Crafts for 10-year-old kids

Written by michelle powell-smith
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Crafts for 10-year-old kids
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Keeping kids busy can take effort, whether you're looking for something for your own kids or an entire classroom of children. Finding crafts for 10-year-olds can be especially difficult. Many crafts are either too easy or too hard, or may just not be cool enough to entertain technologically savvy tweens. Try these ideas for year-round fun for bored kids.

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Paper Crafts

Paper crafts remain a good option for older kids, particularly if you offer a variety of supplies and allow them to explore their own creativity. Scrapbooking projects are a good choice for both boys and girls, especially if they have photos of a vacation or outing with friends to use in the project. Origami is an excellent option for independent crafting for older children. Kids this age may also enjoy experimenting independently with marbling paper, using blo-pens on paper, or hand painting paper. Encourage them to use their creations to cover books or journals, and pencil holders or boxes, because using their craft for functional items are likely to appeal to kids.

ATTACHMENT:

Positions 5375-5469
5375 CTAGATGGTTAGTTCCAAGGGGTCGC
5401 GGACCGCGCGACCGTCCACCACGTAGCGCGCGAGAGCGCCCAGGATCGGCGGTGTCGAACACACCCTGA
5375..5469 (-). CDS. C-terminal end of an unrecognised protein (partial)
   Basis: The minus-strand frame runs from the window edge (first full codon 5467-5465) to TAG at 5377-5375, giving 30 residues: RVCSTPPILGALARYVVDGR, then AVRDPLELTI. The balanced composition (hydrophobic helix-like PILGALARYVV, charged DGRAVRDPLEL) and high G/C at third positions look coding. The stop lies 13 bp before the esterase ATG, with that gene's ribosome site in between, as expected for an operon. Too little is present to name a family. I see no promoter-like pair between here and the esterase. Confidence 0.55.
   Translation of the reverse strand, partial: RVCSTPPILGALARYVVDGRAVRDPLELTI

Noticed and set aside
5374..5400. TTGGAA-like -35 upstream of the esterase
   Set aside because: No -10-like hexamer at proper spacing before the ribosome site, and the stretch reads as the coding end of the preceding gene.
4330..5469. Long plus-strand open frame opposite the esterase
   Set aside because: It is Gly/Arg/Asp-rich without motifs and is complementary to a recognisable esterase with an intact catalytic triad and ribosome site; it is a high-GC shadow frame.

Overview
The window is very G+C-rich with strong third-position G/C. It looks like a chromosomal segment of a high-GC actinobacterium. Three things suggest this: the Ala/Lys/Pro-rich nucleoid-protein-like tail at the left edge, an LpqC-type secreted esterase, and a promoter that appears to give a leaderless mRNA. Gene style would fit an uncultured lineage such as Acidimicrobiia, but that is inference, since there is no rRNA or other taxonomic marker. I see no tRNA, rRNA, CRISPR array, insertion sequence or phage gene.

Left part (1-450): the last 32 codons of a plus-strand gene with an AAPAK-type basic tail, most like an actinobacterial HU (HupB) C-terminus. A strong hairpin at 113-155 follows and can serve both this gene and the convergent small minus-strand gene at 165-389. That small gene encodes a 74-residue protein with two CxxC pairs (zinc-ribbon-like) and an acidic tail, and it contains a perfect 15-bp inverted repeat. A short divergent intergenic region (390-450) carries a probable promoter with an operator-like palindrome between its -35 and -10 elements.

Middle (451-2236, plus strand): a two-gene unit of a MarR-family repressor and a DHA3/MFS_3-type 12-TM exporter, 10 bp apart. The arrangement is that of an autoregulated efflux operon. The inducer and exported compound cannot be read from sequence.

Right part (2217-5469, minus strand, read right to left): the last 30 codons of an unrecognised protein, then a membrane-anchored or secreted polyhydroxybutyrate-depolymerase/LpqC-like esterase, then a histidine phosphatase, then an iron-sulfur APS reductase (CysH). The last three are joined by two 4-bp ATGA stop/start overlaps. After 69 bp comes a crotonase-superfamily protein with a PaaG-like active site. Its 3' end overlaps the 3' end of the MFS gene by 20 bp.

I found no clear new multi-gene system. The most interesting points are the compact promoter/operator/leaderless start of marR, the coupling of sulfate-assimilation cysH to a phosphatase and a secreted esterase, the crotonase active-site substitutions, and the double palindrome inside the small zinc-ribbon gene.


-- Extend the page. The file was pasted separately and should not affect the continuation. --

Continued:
Recycled Crafts

Set a group of 10-year-olds loose with a large pile of boxes, washed-out cans, oatmeal tubs and an assortment of containers. Add a roll of brown paper or butcher paper, masking tape and duct tape to keep kids busy for hours. Kids can create a town, a castle, a dollhouse or a space station. Clear plenty of space for this building activity, and you may even find that it provides entertainment for several days. On a smaller scale, kids can decorate old boxes or containers to use as storage around the house, make birdfeeders from milk jugs or build robots from just a few bits and pieces found around the house.

Sewing Projects

Ten is the perfect age to learn some basic sewing skills. While they might be bored by sewing a pillowcase or learning to sew on a button, most 10-year-olds will find making quirky and fun stuffed toys a great way to pass an afternoon. Allow them to turn their own drawings of monsters, animals or even their friends into simple stuffed toys. Use embroidery stitches for facial features. They might even learn a bit about how to manage a needle and thread along the way. Use felt, fabric or even old clothes for these sewing projects.

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